I said, look at the 40–year war against the Comanches, where there was no federal government, nobody to help them, they were completely on their own.

Gov. Rick Perry called me two months ago and we talked about this very subject. I said, Governor, when I’m on a speaking tour I always end up talking about you. I tell people, look at Rick Perry, that is the inheritor of this long bloody war. Not only with the Comanches, but the war for Texas independence.

That’s who it is, that’s who it looks like. If you think for a minute that Texas is going to be different, it just isn’t.

You center the book on Quanah Parker, the Comanche chief, but he is by no means the only important character. Tell us about that decision.

S.C. Gwynne: Yeah, Quanah pops in and out. That was the key decision. It’s the reason the book is a bestseller. If I did it like a James Michener book, starting at the beginning and moving forward in a linear way, it would never have worked.

I think one of the reasons this book is so popular with women in a way that many blood-and-guts Westerns are not, is because it’s essentially the story of a woman and her family. Alternating chapters, I was able to give readers both things: A small, intimate narrative of the Parker family, and the larger big picture about guns and horses and Texas Rangers and the Spanish.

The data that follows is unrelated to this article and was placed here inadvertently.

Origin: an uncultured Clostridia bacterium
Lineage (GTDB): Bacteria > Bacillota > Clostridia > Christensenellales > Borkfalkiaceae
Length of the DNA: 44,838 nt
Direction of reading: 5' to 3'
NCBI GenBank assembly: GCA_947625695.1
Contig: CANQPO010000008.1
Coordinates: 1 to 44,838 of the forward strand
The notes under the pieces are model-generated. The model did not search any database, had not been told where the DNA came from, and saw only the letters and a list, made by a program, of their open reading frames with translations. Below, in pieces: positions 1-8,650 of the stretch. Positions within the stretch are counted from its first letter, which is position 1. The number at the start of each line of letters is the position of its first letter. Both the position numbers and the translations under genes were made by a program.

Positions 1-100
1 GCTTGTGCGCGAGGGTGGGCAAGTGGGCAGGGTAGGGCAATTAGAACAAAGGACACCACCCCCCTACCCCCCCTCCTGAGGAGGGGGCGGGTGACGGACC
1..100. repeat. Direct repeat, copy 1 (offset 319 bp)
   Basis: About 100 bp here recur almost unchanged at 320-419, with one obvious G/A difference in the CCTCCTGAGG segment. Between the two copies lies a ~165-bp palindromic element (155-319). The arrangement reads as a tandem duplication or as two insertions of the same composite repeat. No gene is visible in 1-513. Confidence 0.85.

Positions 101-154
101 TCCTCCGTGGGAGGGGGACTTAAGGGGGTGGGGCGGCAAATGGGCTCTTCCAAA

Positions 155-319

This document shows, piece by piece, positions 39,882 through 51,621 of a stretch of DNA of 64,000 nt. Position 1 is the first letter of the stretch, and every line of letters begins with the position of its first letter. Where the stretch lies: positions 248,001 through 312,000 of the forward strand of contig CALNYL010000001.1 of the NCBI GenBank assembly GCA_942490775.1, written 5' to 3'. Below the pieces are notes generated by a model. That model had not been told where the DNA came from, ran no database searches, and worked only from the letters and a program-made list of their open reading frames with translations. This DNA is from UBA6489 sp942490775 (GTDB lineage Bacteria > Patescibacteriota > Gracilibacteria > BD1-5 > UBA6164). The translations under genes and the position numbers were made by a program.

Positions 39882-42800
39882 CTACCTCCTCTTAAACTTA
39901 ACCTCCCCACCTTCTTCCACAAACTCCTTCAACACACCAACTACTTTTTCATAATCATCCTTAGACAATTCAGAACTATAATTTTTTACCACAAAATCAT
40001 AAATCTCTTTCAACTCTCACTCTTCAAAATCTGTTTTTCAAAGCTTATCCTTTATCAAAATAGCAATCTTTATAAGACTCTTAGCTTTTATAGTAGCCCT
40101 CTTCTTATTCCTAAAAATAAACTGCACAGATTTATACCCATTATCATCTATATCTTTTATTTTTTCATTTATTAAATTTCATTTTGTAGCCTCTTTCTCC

It’s an amazing story all around. I can’t believe it’s not better known.

S.C. Gwynne: That’s the thing: You didn’t know anything about this stuff, I didn’t know anything about this stuff. We’re smart guys, we read a lot, and we didn’t know anything about this. I said to myself, look, if I don’t, and people like you don’t, then editors in New York sure as hell don’t!

And it became a strength. The greatest compliment I’ve ever gotten was from a woman at a signing. She said, “You know what you wrote here? You wrote a Hey Honey Book!”

I said, what’s that? She said, “I’m sitting in the living room and I read something really good or funny, and I’ll go, ‘Hey, honey, did you know that...’”

So the fact that nobody knows this stuff becomes a selling point. Editors read it and go, “Oh, I didn’t know that.” If you ask me, Jack Hayes, who founded the Texas Rangers, should be a household word like Davy Crockett. I have no idea why he isn’t, but he should be.

He was an amazing man. And what he did in Texas was just the beginning of his career. He was a hero in the Mexican War, he blazed the first trail to El Paso, he was the sheriff in San Francisco during the Gold Rush, he founded Oakland, California.

But your next book isn’t about Hayes, it’s about Stonewall Jackson, another fascinating Southern figure.

S.C. Gwynne: Exactly. In fact my biggest decision on my next book was whether to do Hayes. I’m a Yankee by background, and growing up we didn’t care all that much about the Civil War. One of my journeys in this book is getting into the Confederate point of view.

My wife is from the southern part of West Virginia, and she sees the world through Confederate eyes. I’m coming to sympathize with the South. I’m a traitor to my class, I guess (laughs).

S.C. Gwynne @ Savannah Book Festival

When & Where: 5:15 p.m. Sat. Feb. 18, Telfair Academy rotunda

Cost: Free and open to the public